1. Sonoma in 2015?

    • davidnotcoulthard said on 17th November 2012, 1:38

      I still prefer calling it Infenion. Anyway, what about Laguna Seca?

      • Yes, Laguna Seca. Technically, is there any reason that Laguna Seca would not be a worthy circuit.

        • Prisoner Monkeys (@prisoner-monkeys) said on 17th November 2012, 3:03

          Well, there’s a total lack of pit facilities. There are virtually no spectator grandstands. The circuit doesn’t comply with safety regulations for Grade-1 circuits, particularly when it comes to run-off. Access to the circuit is very limited. And it could probably do with a resurfacing, too.

        • Jonny C (@loomx92) said on 17th November 2012, 8:06

          I’ve heard in the past when this topic’s come up that given how low the cars are and how steep the corkscrew’s drop is it’d be unfeasible to race F1 cars there as they’d just be scraping the floor (more than usual) lap upon lap.

          • MagillaGorilla (@magillagorilla) said on 17th November 2012, 8:43

            They’ve had F1 cars run there before just fine, Ferrari has held events for VIPs and customers. They ran several f1 cars and the events are held at Laguna Seca. Champ cars have run on that track. So have the LMP cars that are low to the ground as well.

            Either way, I think more than 2 races in the U.S. is annoying. And I rather see Nascar or V8 Supers there before F1. We only need two races at the most a year.

          • Prisoner Monkeys (@prisoner-monkeys) said on 17th November 2012, 9:32

            They’ve had F1 cars run there before just fine, Ferrari has held events for VIPs and customers. They ran several f1 cars and the events are held at Laguna Seca.

            Those cars were not set up to race specification.

            Champ cars have run on that track. So have the LMP cars that are low to the ground as well.

            ChampCars and LMP do not have the same regulations regarding minimum ride height as Formula 1 cars do.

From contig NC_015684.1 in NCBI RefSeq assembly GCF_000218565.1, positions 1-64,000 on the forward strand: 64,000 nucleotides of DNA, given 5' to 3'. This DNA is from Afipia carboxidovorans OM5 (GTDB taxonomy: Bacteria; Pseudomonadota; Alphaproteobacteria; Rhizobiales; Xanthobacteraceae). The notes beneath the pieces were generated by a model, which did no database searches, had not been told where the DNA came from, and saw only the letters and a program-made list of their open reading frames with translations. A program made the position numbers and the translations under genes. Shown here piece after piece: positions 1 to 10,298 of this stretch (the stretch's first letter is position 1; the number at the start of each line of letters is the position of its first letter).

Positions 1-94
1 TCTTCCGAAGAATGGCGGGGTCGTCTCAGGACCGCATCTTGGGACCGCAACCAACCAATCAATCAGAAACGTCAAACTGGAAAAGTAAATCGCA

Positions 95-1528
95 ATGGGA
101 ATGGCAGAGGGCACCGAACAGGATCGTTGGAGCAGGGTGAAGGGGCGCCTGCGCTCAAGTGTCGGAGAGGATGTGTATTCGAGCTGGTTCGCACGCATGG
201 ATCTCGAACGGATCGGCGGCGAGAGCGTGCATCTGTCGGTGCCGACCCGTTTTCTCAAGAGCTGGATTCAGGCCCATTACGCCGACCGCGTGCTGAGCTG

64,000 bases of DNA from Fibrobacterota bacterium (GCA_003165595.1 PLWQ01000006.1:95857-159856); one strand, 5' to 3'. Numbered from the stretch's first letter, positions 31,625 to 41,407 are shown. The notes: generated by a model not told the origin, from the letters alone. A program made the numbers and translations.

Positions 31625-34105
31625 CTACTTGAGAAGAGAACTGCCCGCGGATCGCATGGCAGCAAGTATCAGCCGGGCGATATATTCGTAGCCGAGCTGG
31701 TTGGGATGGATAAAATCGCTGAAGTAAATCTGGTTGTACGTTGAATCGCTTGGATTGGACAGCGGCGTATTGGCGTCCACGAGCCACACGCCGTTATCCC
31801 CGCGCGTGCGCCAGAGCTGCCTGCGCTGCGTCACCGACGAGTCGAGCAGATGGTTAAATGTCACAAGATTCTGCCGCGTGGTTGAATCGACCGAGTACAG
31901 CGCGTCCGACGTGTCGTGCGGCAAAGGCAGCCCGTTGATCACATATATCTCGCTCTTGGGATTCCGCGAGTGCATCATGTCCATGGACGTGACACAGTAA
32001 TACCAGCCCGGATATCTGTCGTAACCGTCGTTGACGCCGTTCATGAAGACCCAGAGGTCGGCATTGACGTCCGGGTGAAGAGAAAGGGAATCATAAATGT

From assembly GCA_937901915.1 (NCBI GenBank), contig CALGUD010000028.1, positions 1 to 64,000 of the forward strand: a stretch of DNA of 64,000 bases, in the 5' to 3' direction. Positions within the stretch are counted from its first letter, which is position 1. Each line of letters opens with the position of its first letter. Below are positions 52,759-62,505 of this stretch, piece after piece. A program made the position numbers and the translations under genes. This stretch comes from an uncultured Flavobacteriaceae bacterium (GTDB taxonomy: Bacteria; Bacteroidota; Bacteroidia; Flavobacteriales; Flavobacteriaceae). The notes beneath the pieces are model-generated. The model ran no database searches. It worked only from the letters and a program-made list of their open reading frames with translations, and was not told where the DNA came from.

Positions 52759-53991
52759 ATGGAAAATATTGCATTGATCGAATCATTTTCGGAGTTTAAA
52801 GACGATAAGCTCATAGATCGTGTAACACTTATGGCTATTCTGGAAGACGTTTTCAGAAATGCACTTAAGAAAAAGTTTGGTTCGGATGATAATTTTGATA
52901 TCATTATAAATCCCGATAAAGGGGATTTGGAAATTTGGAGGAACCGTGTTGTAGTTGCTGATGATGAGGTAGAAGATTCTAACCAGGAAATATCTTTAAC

• Alex Brown (@splittimes) said on 17th November 2012, 12:08

          I’ve been questioning this whole business model for a while. It can’t possibly be cheaper/easier to find investors to build a brand new, unproven facility from scratch than adapting a track with a proven record. If I had lots of money, I’d listen more to a proposal to improve the pit facilities and safety concerns of Road Atlanta than building a whole track from the ground up with only conjecture of its success.

          I wonder if this is all a relic of Indianapolis, where the track was adapted only for F1 to leave after a couple of years. In that instance, I’d point out that Indy has made good use of it, and it would have been worth investing in its infield regardless of F1’s involvement.

          As towards F1 cars being too low for Laguna… I was under the impression that this was the greatest racing car formula in the world, with the best designers, engineers and manufacturers in all motorsport, and adaptable to any and all challenges thrown at the, no matter what the circuit. Except the banking at Indianapolis.

      • Adam Blocker (@blockwall2) said on 17th November 2012, 2:37

        Sonoma/Infenion is outdated (for F1 standards), and Laguna Seca is a wonderful motorcycle and touring car track, but unfortunately it is not fit to host a F1 GP.

        What about an Alaskan Grand Prix?

  2. OmarR-Pepper (@omarr-pepper) said on 17th November 2012, 1:36

    “I think first of all the left hand side of the grid will be a joke”

    No, Mark, it’s you the one who makes a joke at the start… all the time

    • Prisoner Monkeys (@prisoner-monkeys) said on 17th November 2012, 1:44

      No, he means that there is absolutely no grip on the left side of the grid, so everyone who qualifies in an even-numbered grid position will have a much harder time getting away. The drivers were commenting that there was virtually no grip when they arrived at the circuit, and while the racig line has rubbered in, it doesn’t go anywhere near the left side of the grid, and so there is no rubber there. The drivers who qualify in even-numbered grid positions will only have one chance to lay down some rubber before the race starts – when they take off on their formation lap.

    • celeste (@celeste) said on 17th November 2012, 1:53

      Didn´t Button said that 2nd was the place to start in this track????

      • Prisoner Monkeys (@prisoner-monkeys) said on 17th November 2012, 3:49

        He felt that it was a better place to start than first, because first is on a greater incline. There is more for the driver in pole position to juggle in terms of his throttle and clutch than if he was starting on a flat part of the circuit.

        Button did not, however, say that second place was a better place to start than third. My understanding is that pole position is the only grid spot on an incline, so Button is saying that if he was given the choice between starting first or second, he would give serious consideration to second. Third doesn’t come into it, because third isn’t on the front row of the grid.

        • Jake (@jleigh) said on 17th November 2012, 8:42

          So 3rd could week be the best place to start. That bodes well for Alonso, as its likely either he or Hamilton will be 3rd. If its him he could easily take the lead into T1 or if its Ham that does that it could hold up Vettel.